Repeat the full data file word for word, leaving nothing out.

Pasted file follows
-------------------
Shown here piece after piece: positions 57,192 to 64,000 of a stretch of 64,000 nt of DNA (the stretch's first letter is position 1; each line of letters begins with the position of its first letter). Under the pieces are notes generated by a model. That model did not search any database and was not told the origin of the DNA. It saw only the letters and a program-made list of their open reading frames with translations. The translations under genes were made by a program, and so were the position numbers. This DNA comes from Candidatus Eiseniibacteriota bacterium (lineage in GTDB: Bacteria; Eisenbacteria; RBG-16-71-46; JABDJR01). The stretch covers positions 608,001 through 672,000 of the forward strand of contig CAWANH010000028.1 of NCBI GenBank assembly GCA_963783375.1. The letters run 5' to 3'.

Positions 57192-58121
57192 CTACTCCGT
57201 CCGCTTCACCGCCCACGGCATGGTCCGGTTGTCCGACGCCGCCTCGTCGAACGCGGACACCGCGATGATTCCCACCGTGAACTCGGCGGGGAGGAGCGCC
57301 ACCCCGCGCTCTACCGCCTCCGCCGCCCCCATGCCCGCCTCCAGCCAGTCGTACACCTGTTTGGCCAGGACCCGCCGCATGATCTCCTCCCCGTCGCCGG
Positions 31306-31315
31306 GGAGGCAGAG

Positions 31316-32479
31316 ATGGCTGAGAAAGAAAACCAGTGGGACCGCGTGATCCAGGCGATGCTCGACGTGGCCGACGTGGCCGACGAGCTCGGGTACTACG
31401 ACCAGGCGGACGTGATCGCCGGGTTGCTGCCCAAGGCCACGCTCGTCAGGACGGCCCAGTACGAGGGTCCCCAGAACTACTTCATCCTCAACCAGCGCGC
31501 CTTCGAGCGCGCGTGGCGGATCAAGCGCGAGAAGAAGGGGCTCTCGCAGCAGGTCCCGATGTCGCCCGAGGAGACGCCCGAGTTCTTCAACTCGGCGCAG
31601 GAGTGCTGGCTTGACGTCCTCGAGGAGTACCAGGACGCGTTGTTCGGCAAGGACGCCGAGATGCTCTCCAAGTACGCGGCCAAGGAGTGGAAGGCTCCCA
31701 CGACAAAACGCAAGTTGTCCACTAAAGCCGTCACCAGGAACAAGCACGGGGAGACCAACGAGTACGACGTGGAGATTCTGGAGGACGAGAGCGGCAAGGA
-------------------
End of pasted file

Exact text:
Shown here piece after piece: positions 57,192 to 64,000 of a stretch of 64,000 nt of DNA (the stretch's first letter is position 1; each line of letters begins with the position of its first letter). Under the pieces are notes generated by a model. That model did not search any database and was not told the origin of the DNA. It saw only the letters and a program-made list of their open reading frames with translations. The translations under genes were made by a program, and so were the position numbers. This DNA comes from Candidatus Eiseniibacteriota bacterium (lineage in GTDB: Bacteria; Eisenbacteria; RBG-16-71-46; JABDJR01). The stretch covers positions 608,001 through 672,000 of the forward strand of contig CAWANH010000028.1 of NCBI GenBank assembly GCA_963783375.1. The letters run 5' to 3'.

Positions 57192-58121
57192 CTACTCCGT
57201 CCGCTTCACCGCCCACGGCATGGTCCGGTTGTCCGACGCCGCCTCGTCGAACGCGGACACCGCGATGATTCCCACCGTGAACTCGGCGGGGAGGAGCGCC
57301 ACCCCGCGCTCTACCGCCTCCGCCGCCCCCATGCCCGCCTCCAGCCAGTCGTACACCTGTTTGGCCAGGACCCGCCGCATGATCTCCTCCCCGTCGCCGG
Positions 31306-31315
31306 GGAGGCAGAG

Positions 31316-32479
31316 ATGGCTGAGAAAGAAAACCAGTGGGACCGCGTGATCCAGGCGATGCTCGACGTGGCCGACGTGGCCGACGAGCTCGGGTACTACG
31401 ACCAGGCGGACGTGATCGCCGGGTTGCTGCCCAAGGCCACGCTCGTCAGGACGGCCCAGTACGAGGGTCCCCAGAACTACTTCATCCTCAACCAGCGCGC
31501 CTTCGAGCGCGCGTGGCGGATCAAGCGCGAGAAGAAGGGGCTCTCGCAGCAGGTCCCGATGTCGCCCGAGGAGACGCCCGAGTTCTTCAACTCGGCGCAG
31601 GAGTGCTGGCTTGACGTCCTCGAGGAGTACCAGGACGCGTTGTTCGGCAAGGACGCCGAGATGCTCTCCAAGTACGCGGCCAAGGAGTGGAAGGCTCCCA
31701 CGACAAAACGCAAGTTGTCCACTAAAGCCGTCACCAGGAACAAGCACGGGGAGACCAACGAGTACGACGTGGAGATTCTGGAGGACGAGAGCGGCAAGGA